Add in the fact that recently as a week ago, the algorithm that would be needed to crack the most difficult encryption (billions of years of calculations) has been 'found' and would now take............7 seconds.

So..now..how secure is 'secure'?? Hmmm?

My background in this is from Commodore PET and TRS-80 days..with VAX, Pascal, Fortran, C, Cplus, Assembler, etc days. I go back a long way in this stuff. I don't use it anymore-but I know how the hardware works, and how to program it.

Computer systems are NOT secure. Plain and simple.

They are merely difficult for the novice to 'crack'.

Little 'X's scratched on paper by individuals are the ONLY REASONABLY secure system-with checks and balances provided by observers at the counting stations with the video recorded of each count on each ballot.

PERIOD.

This is the future of your country you are talking about.

Don't be foolish enough to trust it to a computer - and the assholes who want yo to do so.

It takes longer to count the vote--but then..you see..the count is REAL and has a real record and trail.

Big difference
Smellyhat
not rated yet Mar 10, 2009
The most intractable problem in most voting systems is how to guard against fraudulent voter registrations. It's obviously fraudulent when "Daffy Duck" registers to vote -- but most times it's not so obvious.


This is untrue. It is not the most intractable problem. Historically, voter suppression has proven to be the most intractable problem. Most U.S. voter registration 'fraud' is the product of error or petty fraudulence on the part of those paid to register voters. These fraudulent registrations MUST BY LAW be submitted by the parties gathering them, whether they say 'Daffy Duck' or not.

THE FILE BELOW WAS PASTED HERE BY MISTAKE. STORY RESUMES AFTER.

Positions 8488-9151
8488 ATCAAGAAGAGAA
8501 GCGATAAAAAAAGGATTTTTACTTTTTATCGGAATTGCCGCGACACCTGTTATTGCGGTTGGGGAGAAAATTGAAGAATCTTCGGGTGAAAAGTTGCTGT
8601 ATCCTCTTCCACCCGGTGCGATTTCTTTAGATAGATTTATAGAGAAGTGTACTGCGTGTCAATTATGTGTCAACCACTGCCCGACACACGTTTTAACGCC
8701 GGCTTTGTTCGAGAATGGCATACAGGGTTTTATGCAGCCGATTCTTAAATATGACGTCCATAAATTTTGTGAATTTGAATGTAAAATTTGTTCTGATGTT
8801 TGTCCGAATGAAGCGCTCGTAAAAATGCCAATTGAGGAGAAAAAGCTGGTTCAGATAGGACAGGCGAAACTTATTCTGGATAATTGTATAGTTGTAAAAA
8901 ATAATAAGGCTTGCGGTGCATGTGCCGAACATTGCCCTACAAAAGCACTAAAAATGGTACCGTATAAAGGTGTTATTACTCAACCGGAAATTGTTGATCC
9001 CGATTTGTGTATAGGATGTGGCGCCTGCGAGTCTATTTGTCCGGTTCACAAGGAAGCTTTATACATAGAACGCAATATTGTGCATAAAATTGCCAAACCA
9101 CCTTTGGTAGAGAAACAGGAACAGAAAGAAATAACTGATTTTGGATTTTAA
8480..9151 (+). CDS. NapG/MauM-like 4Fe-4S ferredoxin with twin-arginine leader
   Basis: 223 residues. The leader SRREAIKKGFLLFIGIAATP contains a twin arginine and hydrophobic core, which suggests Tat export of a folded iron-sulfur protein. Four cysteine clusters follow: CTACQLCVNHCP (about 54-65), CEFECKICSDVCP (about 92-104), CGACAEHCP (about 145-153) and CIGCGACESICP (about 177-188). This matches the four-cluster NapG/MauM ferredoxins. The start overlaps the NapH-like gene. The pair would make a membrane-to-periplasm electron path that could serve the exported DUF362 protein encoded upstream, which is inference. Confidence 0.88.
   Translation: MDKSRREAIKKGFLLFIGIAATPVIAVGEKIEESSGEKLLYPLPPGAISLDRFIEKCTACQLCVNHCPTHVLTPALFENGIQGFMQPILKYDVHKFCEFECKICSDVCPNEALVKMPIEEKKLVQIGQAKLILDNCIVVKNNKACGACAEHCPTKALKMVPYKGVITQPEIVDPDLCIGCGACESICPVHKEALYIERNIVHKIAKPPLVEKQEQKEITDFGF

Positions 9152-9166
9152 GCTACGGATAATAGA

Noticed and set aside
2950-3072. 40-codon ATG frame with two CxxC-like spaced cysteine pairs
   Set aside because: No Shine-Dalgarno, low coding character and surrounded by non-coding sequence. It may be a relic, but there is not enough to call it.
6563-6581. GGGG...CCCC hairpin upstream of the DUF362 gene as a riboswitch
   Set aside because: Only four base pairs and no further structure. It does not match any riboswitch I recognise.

There are few historical cases of deliberate voter registration fraud, and it is not a very good strategy for influencing elections. In order for it to work, one must find a 'Daffy Duck' who will actually SHOW UP and VOTE. In pragmatic terms, this would involve transporting THOUSANDS OF PEOPLE who had agreed to participate in a FELONY, somehow without local county election observers noticing. If one can get away with this, one can just as easily stuff the ballot box, because the entire electoral system needs to be in on it.

On the other hand, there are plenty of examples of voter intimidation and suppression. There are examples, as you well know, in your country's recent history. Worldwide, it is a favorite tactic of political parties with thuggish militant wings or sympathizers. It is much harder to stop, and it does not involve a indisputable violation of any technical aspect of the electoral system; thus a claim of legitimacy can be made.